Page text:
Bug nutrition boost: South Korea adds locusts to approved edible insects list in alternative protein drive

By Pearly Neo contact

- Last updated on GMT

South Korea has made locusts the nation’s tenth approved edible insect. ©Getty Images
South Korea has made locusts the nation’s tenth approved edible insect. ©Getty Images

Related tags: South korea, Edible insects

South Korea has made locusts the nation’s tenth approved edible insect, as well as publishing a new set of guidelines for the manufacturing of relevant products.

South Korea has arguably one of the most advanced edible insect industries in the Asia Pacific region, particularly in terms of industry organisation as it has various legislations and policies in place governing the development of the sector.

Amongst these include the ‘Third Comprehensive Plan For Nurturing The Insects and Sericulture Industry’ published earlier this year​, as well as the ‘Insect Industry Promotion Support Project’ launched last year​ aimed at advancing the industrialisation and business aspects of the sector.

In line with these, the South Korean Ministry of Food and Drug Safety (MFDS) and Rural Development Administration (RDA) has recently unveiled the country’s latest addition to the nation’s approved edible insects list – the much-dreaded locust (Locusta migratoria​) which is also known as Pulmuchi in the country.

“Pulmuchi are physiologically similar to grasshoppers, which have already been approved in Korea as an edible insect, [and] is also double the size and breeds twice as quickly, making for even better productivity,”​ MFDS said via a formal statement.

“MFDS has reviewed the relevant safety data including nutrition and toxicity from both domestic and international sources and also examined consumption effects on human consumers [before] accrediting pulmuchi as a food material.

“In other foreign markets, pulmuchi has already been approved as an edible insect in countries such as Belgium and Switzerland, and is also sold as dried products or powdered form in Thailand, the Netherlands. France, Germany, the United States and Finland.

“In addition, it is rich in protein (70%) and unsaturated fatty acids (7.7%), making it of high nutritional value as a food ingredient.”

Accordingly, MFDS also published a standardised version of guidelines for the ‘optimal manufacturing process’ to be employed when manufacturing products from locusts and similar insects.

“Manufacturers should take note of the optimal manufacturing process, which is to have the insects fast for one to two days, the refrigerate for at least 12 hours before thawing at 5°C. Following this, these must be washed three times by removing wings and legs then left in water for five minutes and under running water for another 10 seconds,”​ said the ministry.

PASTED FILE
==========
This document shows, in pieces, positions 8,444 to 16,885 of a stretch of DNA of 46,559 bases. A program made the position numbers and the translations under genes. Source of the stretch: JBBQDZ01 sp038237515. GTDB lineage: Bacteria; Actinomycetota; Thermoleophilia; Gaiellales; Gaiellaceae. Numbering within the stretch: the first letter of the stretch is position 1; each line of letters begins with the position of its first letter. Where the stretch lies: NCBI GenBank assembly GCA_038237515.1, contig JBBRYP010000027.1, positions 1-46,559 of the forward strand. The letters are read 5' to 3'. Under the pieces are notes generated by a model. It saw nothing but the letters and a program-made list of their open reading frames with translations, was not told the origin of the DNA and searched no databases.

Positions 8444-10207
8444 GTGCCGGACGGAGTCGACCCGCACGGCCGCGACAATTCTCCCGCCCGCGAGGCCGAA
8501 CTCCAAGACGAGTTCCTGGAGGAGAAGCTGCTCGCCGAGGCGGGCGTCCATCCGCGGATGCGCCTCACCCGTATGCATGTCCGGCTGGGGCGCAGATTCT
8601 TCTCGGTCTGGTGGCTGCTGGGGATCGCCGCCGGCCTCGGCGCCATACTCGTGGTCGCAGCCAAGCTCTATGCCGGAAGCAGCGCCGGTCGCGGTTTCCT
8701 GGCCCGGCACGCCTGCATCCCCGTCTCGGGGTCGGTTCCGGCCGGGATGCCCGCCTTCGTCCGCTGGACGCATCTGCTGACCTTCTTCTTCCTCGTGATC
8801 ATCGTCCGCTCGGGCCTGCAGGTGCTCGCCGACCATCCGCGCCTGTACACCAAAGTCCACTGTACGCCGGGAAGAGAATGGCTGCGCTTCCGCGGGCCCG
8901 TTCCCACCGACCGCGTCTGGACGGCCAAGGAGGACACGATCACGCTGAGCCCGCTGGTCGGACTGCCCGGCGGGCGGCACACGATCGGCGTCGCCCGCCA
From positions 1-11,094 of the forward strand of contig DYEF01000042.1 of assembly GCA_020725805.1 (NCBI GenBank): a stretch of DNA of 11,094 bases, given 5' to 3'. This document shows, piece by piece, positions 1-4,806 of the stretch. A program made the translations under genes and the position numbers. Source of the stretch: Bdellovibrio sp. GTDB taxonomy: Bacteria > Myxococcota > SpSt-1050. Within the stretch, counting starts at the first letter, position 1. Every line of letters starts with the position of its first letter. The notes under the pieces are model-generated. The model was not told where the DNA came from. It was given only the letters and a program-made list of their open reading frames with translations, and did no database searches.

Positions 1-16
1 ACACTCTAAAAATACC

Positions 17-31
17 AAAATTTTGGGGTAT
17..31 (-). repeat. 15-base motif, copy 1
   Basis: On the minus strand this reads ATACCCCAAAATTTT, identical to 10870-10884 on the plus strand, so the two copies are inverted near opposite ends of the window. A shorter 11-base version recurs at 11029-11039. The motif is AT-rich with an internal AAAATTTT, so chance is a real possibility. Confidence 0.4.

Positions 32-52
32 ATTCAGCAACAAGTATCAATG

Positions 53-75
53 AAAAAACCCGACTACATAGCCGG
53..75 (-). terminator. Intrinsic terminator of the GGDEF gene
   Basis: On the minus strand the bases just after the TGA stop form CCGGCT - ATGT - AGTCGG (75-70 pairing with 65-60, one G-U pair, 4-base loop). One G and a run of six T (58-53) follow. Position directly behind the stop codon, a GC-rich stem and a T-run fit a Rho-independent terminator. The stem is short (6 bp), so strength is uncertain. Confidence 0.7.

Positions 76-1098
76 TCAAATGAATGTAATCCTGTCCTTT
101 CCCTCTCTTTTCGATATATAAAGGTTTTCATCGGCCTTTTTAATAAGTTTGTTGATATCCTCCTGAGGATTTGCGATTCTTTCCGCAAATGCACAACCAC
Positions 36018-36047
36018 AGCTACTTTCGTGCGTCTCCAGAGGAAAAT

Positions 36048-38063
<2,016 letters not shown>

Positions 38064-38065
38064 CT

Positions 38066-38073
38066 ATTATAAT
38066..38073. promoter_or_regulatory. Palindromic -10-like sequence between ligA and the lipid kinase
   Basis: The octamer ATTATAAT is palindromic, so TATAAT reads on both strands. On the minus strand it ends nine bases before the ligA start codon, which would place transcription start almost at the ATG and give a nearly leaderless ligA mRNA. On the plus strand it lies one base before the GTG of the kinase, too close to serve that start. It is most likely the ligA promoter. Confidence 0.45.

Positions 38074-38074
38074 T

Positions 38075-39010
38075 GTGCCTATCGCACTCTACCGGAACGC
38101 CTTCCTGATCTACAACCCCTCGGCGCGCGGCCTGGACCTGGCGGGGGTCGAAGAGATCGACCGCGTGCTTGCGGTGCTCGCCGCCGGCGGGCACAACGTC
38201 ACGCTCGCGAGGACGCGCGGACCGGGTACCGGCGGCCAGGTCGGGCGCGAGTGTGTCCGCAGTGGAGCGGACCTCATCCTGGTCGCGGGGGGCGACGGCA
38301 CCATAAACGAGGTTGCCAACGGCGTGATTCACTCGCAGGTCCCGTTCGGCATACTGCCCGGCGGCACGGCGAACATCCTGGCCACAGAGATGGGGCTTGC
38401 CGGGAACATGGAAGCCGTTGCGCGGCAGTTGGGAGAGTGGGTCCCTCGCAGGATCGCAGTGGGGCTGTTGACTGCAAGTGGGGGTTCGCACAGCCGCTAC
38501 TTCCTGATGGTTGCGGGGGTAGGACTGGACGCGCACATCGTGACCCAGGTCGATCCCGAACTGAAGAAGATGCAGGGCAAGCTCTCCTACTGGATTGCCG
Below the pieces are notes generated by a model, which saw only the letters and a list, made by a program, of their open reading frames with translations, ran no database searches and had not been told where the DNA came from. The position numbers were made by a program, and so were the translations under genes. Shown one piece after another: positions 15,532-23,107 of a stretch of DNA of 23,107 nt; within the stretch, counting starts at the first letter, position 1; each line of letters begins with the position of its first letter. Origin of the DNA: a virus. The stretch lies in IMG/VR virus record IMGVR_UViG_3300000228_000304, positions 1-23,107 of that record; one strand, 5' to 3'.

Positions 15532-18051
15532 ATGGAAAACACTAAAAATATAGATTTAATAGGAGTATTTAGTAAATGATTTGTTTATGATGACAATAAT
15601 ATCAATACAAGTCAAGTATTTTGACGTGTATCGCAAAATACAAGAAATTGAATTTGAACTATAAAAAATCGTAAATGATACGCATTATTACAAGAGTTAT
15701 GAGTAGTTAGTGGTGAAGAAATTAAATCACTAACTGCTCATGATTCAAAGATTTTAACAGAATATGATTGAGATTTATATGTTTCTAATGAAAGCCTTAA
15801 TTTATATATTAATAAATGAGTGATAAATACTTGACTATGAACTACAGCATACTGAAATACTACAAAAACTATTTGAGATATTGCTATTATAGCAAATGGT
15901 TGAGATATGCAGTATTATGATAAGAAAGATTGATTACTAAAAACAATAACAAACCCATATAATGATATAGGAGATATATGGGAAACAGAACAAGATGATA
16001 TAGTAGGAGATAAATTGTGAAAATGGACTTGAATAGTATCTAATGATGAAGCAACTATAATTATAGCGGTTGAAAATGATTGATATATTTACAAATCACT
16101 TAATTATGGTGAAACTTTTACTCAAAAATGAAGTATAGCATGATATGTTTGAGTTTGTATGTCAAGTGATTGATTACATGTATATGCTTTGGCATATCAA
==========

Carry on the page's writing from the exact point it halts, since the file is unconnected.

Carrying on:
“After the water is removed, sterilisation at 110°C for 10 minutes is compulsory, followed by freeze-drying at -40°C for at least 12 hours. [If the end-product is in powdered form], pulverising will be conducted as the last step, to a powder size of 100 mesh of less.”

The Korean domestic insect industry has grown some 84% in terms of sales numbers from KRW22.5bn (US$19mn) in 2016 to KRW41.4bn (US$35mn) in 2020.

Approved insects

Pulmuchi is the tenth insect variant officially approved by the government as an edible insect, with the other nine being grasshoppers, silkworm pupae, silkworm larvae, mealworm larvae, two-spotted crickets, Kolbe beetle larvae, Japanese rhinoceros beetle larvae, darkling beetles, and Western honey bee larvae.

South Korea is particularly keen to develop this sector, as can be seen by the various plans it has put in place from farming to business development.

“The aim is to vitalise South Korea’s edible insect industry [as] we already know insects have excellent nutritional value as an alternative protein source for the future,”​ the RDA said.

“Furthermore, there is also value in developing insects as a food source, as these are suitable for realising carbon neutrality goals due to their eco-friendly breeding characteristics.”

As yet though, no mention has been made of plans to tackle the industry’s current most pressing problem, which is the ‘ick’ factor many younger consumers have when faced with insect-based foods due to the globalisation or westernisation of diets, despite the country having a long history of entomophagy such as grilled grasshoppers as street foods.

So even as the government works to industrialise and organise the local edible insect sector, it would do well to bear in mind that for insect-based food products to become mainstream or generate the profits it seems to be targeting, more effort should be spent on converting consumer mindsets whilst all the other development work is being carried out.

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